Firefighters say they are developing new techniques to respond to burning EVs. 

The United Firefighters Union Australia (UFUA) has called on the federal government to address the risks posed by electric vehicles (EVs) and other lithium-ion battery technologies. 

The UFUA has suggested regulation and public education campaigns to raise awareness of the risks of battery fires in EVs and battery energy storage systems (BESSs) used in homes and businesses.

While the union says it welcomes the increased use of EVs and BESSs to reduce harmful emissions, they stress that these technologies pose unique hazards that require attention. 

UFUA National Secretary Greg McConville explains that when the integrity of lithium-ion batteries is compromised, they can start fires and even explode due to “thermal runaway”.

These fires are challenging to extinguish and release toxic gases that can be deadly to firefighters and other first responders.

According to Mr McConville, there is no greater likelihood of an EV fire than a combustion-engine car fire. However, when EV fires occur, the risks are enormous. As EV and BESS usage continues to grow, these issues are increasing exponentially.

Not all firefighters support the UFUA's call for new policies on battery fires, but many understand the potential dangers of responding to an EV collision.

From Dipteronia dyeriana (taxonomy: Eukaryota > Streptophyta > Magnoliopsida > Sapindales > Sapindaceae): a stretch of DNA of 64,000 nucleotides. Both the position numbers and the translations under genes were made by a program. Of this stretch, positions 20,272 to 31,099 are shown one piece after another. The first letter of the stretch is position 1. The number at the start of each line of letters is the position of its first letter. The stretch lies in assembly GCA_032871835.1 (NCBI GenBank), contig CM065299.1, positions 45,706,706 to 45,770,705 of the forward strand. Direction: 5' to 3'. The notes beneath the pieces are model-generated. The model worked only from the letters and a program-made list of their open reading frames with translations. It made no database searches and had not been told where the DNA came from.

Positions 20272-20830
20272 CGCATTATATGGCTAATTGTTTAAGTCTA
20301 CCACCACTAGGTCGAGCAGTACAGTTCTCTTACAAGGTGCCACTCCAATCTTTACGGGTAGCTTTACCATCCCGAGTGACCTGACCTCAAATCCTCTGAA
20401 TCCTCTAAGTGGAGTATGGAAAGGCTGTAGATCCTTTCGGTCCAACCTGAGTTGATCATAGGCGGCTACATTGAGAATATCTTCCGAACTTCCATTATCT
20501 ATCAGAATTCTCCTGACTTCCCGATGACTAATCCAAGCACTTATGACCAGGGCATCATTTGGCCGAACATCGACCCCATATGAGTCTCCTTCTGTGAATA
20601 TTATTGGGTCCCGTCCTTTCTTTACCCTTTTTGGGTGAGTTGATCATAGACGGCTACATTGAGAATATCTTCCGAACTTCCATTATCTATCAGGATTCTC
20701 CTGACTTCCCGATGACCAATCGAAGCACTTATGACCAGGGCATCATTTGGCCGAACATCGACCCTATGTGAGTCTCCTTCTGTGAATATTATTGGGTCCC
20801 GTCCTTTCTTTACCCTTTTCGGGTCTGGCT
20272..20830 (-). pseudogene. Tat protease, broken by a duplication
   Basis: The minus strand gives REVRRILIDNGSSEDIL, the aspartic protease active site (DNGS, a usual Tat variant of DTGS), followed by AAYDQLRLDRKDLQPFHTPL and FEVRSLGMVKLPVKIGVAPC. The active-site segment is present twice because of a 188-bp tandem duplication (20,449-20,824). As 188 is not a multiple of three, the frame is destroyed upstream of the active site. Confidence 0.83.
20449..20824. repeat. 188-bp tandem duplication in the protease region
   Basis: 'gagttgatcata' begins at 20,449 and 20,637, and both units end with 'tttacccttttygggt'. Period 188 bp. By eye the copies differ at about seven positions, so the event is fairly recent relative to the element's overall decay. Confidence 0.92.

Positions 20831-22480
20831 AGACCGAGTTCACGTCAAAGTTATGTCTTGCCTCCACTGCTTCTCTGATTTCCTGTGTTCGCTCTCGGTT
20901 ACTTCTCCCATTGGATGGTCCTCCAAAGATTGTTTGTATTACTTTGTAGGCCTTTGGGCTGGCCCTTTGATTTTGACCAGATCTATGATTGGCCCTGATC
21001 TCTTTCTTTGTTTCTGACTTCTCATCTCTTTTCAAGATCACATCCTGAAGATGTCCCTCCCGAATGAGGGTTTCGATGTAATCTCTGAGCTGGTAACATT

EVs are a new and emerging hazard for firefighters and they are still developing techniques to respond to these incidents.

To help first responders, electric, hybrid, and hydrogen-powered vehicles built after 2018 must have an identifying label on the front and rear number plates. 

However, firefighters are not guaranteed to see these labels. Therefore, the union says owners should tell responders if their car has a battery as soon as possible after a crash.

Lithium-ion battery fires can release toxins such as carbon monoxide, hydrogen cyanide, hydrogen fluoride, and cobalt, which are particularly dangerous for firefighters because they are absorbed through the skin. Several firefighters have already suffered cobalt poisoning after attending an EV fire and were permanently disabled as a result.

To keep the community safe, firefighters suggest governments invest in education campaigns to raise awareness of the risks associated with EVs and BESSs. 

Additional training and resourcing for firefighters are also essential to manage these challenging incidents, the authorities say.  

THey are also calling for building regulations relating to the installation and location of BESSs and charging facilities to be updated to address the risks and hazards of fire. 

Additionally, research should be undertaken on the health impacts of lithium battery fires on firefighters, and new methods and equipment developed to mitigate potential poisoning by lethal toxins.